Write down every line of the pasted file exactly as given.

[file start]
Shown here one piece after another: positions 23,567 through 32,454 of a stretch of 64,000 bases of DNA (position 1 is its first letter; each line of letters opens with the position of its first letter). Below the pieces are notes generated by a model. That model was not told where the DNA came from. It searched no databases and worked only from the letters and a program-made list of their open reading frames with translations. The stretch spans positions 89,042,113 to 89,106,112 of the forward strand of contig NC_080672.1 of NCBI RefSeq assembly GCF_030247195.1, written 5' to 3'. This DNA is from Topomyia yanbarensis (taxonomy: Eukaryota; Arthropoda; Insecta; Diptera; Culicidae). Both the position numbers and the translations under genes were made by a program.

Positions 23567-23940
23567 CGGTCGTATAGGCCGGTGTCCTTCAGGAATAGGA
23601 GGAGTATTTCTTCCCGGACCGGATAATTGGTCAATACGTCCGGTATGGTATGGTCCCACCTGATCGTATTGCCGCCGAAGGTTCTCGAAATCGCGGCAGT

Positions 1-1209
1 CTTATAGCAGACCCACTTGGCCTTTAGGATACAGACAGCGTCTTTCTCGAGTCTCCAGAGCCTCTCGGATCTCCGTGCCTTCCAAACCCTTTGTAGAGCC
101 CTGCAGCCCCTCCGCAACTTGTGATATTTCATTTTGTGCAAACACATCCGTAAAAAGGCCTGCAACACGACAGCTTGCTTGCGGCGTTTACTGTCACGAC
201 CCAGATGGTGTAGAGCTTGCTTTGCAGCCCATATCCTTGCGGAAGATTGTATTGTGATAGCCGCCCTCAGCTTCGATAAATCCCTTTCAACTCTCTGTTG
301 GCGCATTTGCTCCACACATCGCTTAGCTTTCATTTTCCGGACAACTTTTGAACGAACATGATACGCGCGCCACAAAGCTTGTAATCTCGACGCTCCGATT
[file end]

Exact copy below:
Shown here one piece after another: positions 23,567 through 32,454 of a stretch of 64,000 bases of DNA (position 1 is its first letter; each line of letters opens with the position of its first letter). Below the pieces are notes generated by a model. That model was not told where the DNA came from. It searched no databases and worked only from the letters and a program-made list of their open reading frames with translations. The stretch spans positions 89,042,113 to 89,106,112 of the forward strand of contig NC_080672.1 of NCBI RefSeq assembly GCF_030247195.1, written 5' to 3'. This DNA is from Topomyia yanbarensis (taxonomy: Eukaryota; Arthropoda; Insecta; Diptera; Culicidae). Both the position numbers and the translations under genes were made by a program.

Positions 23567-23940
23567 CGGTCGTATAGGCCGGTGTCCTTCAGGAATAGGA
23601 GGAGTATTTCTTCCCGGACCGGATAATTGGTCAATACGTCCGGTATGGTATGGTCCCACCTGATCGTATTGCCGCCGAAGGTTCTCGAAATCGCGGCAGT

Positions 1-1209
1 CTTATAGCAGACCCACTTGGCCTTTAGGATACAGACAGCGTCTTTCTCGAGTCTCCAGAGCCTCTCGGATCTCCGTGCCTTCCAAACCCTTTGTAGAGCC
101 CTGCAGCCCCTCCGCAACTTGTGATATTTCATTTTGTGCAAACACATCCGTAAAAAGGCCTGCAACACGACAGCTTGCTTGCGGCGTTTACTGTCACGAC
201 CCAGATGGTGTAGAGCTTGCTTTGCAGCCCATATCCTTGCGGAAGATTGTATTGTGATAGCCGCCCTCAGCTTCGATAAATCCCTTTCAACTCTCTGTTG
301 GCGCATTTGCTCCACACATCGCTTAGCTTTCATTTTCCGGACAACTTTTGAACGAACATGATACGCGCGCCACAAAGCTTGTAATCTCGACGCTCCGATT